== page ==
The Patriot Act? That would be the law enacted by George W. Bush following the terrorist attacks of 9/11 in order “to protect innocent Americans from the deadly plans of terrorists dedicated to destroying America and our way of life.” But wait—aren’t we talking about angry parents who go to their local school board meetings to complain about the indoctrination of their children by Marxists who hate America, twisted apostles of sexual weirdness, and acolytes of the latest politically correct fashion statement regarding the mandated, Fauci-approved hysteria over COVID? What do parents who are concerned about the well-being of their children at the hands of the minions of a hostile state apparat have to do with terrorists? If you answered “nothing” go to the head of the class.
Not only are we witnessing an effort to criminalize dissent. We are also, as Mary Chastain notes at Legal Insurrection, witnessing another chapter in the attack on the family. “Actually,” she writes, “they want to figure out how to deal with parents who have the nerve to be involved in their child’s education.” The solution? Intimidate parents. Prosecute a few to spread the fear. Coordinate (illegally) the effort between the feds and local authorities to go after speech and attitudes that don’t pass muster with the wardens of wokeness.
Many of the people who deplore Garland’s almost comically heavy-handed exhibition of police power put it down to the dirty business of hyperpartisan, playing-for-keeps power politics. It is actually much worse than that.
What we are witnessing is no ordinary political fight but the dissolution of normal politics and their absorption into a consolidating neo-feudalist oligarchy. The family stands in the way of that consolidation, so it must be attacked and dismantled. One front in that battle is the poisoning of the next generation by the insinuation of Marxist ideology and sexual perversion into the curriculum. Habits of subservience can be inculcated through arbitrary dictates like mask mandates. Ordinary masks perform no medical function, but they do help tell us who is in charge. The family is the proximate target of this movement, and beyond that there is America itself.
The New York Times, true to form, has recently been pushing the idea that the American flag needs to be redesigned to be more politically correct. Ultimately, of course, the target is freedom itself. Individual freedom is always an impediment to totalitarian absolutism and conformity.
The one positive note in all of this is the possibility that enough people are angry enough to confront their would-be masters. General Mark Milley bragged that he, as chairman of the Joint Chiefs of Staff, represented “the guys with the guns.” That was the same sentiment Joe Biden expressed when he said that if you wanted to challenge the government, you would need “F-15s and maybe some nuclear weapons.”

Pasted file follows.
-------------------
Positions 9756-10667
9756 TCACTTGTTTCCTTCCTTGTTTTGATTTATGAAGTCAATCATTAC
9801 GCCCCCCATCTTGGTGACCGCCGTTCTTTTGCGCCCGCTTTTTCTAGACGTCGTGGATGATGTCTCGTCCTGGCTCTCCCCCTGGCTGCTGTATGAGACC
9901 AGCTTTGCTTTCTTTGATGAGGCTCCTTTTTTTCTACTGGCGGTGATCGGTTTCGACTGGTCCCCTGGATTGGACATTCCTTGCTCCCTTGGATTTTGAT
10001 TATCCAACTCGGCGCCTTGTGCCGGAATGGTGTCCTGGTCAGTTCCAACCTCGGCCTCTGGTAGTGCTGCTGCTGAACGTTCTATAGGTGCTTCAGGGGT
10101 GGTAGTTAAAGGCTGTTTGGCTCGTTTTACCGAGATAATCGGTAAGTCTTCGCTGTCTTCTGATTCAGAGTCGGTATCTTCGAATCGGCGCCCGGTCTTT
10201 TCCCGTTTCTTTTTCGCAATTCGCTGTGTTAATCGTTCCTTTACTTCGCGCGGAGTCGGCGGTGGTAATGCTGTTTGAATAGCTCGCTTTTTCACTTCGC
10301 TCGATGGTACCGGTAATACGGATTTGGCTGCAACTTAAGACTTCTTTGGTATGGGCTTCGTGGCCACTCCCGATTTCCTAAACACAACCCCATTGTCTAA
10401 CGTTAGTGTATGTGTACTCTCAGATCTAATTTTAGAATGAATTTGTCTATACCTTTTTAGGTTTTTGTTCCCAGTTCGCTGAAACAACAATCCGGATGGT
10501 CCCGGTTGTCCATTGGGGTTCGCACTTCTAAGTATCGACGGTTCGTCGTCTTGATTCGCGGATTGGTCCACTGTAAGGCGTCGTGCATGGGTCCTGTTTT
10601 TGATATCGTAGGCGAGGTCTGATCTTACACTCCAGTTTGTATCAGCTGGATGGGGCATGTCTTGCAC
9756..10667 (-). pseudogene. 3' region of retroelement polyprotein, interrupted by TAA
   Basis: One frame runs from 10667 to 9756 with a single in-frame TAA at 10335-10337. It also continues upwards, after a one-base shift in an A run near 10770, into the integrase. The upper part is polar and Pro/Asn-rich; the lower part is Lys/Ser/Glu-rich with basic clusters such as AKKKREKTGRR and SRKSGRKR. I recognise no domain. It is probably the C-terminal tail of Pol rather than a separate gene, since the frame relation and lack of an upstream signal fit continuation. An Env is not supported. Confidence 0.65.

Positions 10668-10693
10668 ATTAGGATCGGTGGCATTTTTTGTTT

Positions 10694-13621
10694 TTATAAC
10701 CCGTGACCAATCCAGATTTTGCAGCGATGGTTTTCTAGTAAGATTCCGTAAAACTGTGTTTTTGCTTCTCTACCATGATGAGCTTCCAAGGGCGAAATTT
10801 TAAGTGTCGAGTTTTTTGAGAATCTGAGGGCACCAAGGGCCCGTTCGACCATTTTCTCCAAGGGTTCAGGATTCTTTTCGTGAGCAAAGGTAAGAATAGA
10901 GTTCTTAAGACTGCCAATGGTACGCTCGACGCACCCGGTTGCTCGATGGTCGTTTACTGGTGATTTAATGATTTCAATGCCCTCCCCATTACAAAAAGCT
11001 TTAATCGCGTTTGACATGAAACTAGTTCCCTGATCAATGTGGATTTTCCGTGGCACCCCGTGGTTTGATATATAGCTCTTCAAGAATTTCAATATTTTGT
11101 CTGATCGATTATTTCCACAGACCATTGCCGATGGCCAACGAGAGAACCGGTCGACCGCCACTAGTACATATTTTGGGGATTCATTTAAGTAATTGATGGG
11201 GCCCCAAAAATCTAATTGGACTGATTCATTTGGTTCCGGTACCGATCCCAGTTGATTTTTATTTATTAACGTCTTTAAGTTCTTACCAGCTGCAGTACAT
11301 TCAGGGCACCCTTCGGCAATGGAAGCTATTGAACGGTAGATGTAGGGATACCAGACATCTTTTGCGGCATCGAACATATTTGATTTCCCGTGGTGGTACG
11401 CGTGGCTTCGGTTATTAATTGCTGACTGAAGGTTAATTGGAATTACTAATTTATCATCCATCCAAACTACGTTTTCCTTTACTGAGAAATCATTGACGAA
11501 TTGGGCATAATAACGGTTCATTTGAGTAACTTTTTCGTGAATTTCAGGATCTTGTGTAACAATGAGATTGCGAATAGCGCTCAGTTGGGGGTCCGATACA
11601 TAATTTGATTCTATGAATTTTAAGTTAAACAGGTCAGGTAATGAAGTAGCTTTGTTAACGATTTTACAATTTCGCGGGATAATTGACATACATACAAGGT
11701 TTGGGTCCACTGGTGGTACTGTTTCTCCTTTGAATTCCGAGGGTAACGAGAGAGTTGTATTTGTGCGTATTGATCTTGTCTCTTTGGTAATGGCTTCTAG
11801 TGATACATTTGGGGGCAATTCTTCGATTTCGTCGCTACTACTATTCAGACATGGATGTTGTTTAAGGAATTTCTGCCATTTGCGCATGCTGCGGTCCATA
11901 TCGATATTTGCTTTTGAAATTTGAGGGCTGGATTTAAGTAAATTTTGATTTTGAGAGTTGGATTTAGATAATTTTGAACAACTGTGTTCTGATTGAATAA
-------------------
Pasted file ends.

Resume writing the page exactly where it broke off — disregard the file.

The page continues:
In fact you don’t need fighter jets or nukes, just steadfastness and commitment, both of which are contagious. Nicole Solas, a mother who has complained about her school board, has been harassed and even sued by the authorities. Go ahead, “arrest me,” she said on Twitter. “They wanted to publicly humiliate me,” she said. “They paid a PR firm to call me a racist in the national media. So they really wanted to ostracize me from my community.”
Garland is having multilevel law enforcement meetings as if parents truly are domestic terrorists, like the National School Boards Association said we were. And it’s scary because you’re starting to see how this fits into this broader political narrative where the federal government is really trying to purge ideological opponents . . .
So [in] this crazy time that we’re living in . . . you really learn who’s willing to put their boots on your neck, given the opportunity . . .
If they’re trying to chill our speech, then we need to talk louder and we need to talk more and we can’t let them chill our speech.
Which brings me to dominos. “I think parents need to be assured that you’re going to have more support than you think,” Solas remarked, “because it’s like a domino effect. When one parent speaks out, another parent feels like it’s safe for them to speak out. And you just need one person to start that.”
The sound you hear is the sound of the dominos beginning to fall, one after the next. I hope that their cascading collapse is coming soon enough and will be widespread enough to head off the larger, more devastating collapse that would likely ensue in the absence of that movement of catharsis.
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Roger Kimball is editor and publisher of The New Criterion and the president and publisher of Encounter Books. He is the author and editor of many books, including The Fortunes of Permanence: Culture and Anarchy in an Age of Amnesia (St. Augustine’s Press), The Rape of the Masters (Encounter), Lives of the Mind: The Use and Abuse of Intelligence from Hegel to Wodehouse (Ivan R. Dee), and Art’s Prospect: The Challenge of Tradition in an Age of Celebrity (Ivan R. Dee).
Photo “Chuck Schumer Meets with Judge Merrick Garland” by Senate Democrats. CC BY 2.0.